Getting Started with Domain-Driven Design
This excerpt is from the Rough Cuts version of the book and may not represent the final version of this material.
“Design is not just what it looks like and feels like. Design is how it works.”
We strive to produce quality in the software we develop. We achieve some quality by using tests to help us avoid delivering software with a fatal number of bugs. Yet, even if we could produce completely bug-free software, that in itself does not necessarily mean that a quality software model is designed. The software model—the way the software expresses the solution to the business goal being sought—could still suffer greatly. Delivering software with few defects is obviously good. Still we can reach higher for a well-designed software model that explicitly reflects the intended business objective, and our work may even reach the level of great.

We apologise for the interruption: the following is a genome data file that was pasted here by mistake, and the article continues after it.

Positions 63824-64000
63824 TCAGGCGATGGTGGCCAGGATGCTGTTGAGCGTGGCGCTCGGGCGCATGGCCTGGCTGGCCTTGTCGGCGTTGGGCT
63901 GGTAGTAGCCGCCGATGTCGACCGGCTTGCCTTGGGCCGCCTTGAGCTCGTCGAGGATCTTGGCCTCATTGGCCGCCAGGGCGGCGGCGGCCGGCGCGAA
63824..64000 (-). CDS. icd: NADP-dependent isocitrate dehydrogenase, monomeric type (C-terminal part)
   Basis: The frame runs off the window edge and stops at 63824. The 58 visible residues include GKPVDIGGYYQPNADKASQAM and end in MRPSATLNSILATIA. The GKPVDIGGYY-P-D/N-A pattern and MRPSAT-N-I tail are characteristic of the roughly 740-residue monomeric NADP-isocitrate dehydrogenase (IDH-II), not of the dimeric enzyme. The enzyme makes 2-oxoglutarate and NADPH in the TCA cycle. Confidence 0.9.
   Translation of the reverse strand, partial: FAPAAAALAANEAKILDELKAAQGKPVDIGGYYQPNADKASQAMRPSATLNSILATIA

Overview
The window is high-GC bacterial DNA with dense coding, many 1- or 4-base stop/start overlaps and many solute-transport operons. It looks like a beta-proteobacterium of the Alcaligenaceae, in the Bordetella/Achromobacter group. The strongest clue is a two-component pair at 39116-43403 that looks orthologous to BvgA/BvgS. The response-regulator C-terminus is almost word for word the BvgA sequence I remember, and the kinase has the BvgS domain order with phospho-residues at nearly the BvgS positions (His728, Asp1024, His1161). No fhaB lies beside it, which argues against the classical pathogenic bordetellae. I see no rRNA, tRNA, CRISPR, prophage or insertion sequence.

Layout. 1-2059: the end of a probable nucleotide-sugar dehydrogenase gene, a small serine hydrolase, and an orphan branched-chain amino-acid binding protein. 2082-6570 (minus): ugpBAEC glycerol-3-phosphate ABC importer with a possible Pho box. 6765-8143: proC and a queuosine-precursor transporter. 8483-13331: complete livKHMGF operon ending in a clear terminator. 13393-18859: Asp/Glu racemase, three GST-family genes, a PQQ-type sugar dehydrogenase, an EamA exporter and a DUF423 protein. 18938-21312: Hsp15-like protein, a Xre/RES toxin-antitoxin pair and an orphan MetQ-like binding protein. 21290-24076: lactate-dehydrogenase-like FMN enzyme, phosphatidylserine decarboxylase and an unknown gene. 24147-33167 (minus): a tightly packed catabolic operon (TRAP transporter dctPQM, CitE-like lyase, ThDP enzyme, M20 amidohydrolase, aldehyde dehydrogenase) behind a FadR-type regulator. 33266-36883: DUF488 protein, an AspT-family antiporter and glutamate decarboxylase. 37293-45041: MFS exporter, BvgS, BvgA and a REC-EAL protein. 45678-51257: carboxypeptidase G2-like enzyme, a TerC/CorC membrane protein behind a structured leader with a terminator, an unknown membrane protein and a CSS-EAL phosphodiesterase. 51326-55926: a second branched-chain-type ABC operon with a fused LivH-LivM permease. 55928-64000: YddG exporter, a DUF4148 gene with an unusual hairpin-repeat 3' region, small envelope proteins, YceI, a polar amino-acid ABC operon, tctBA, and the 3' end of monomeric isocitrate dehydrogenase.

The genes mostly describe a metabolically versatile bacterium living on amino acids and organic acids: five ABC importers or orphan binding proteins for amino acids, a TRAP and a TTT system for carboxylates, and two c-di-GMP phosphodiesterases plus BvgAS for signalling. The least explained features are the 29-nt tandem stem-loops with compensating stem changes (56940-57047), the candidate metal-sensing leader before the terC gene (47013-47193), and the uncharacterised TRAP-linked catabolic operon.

The software development approach called Domain-Driven Design, or DDD, exists to help us more readily succeed at achieving high-quality software model designs. When implemented correctly, DDD helps us reach the point where our design is exactly how the software works. This book is about helping you correctly implement DDD.
You may be completely new to DDD, you may have tried it and struggled, or you may have already succeeded with it before. Regardless, you no doubt are reading because you want to improve your ability to implement DDD, and you can. The chapter road map helps you target your specific needs.
Road Map To This Chapter
- Discover what DDD can do for your projects and your teams as you grapple with complexity
- Find out how to score your project to see if it deserves the DDD investment
- Consider the common alternatives to DDD and why they often lead to problems
- Grasp the foundations of DDD as you learn how to take the first steps on your project
- Learn how to sell DDD to your management, domain experts, and technical team members
- Face the challenges of using DDD armed with knowledge of how to succeed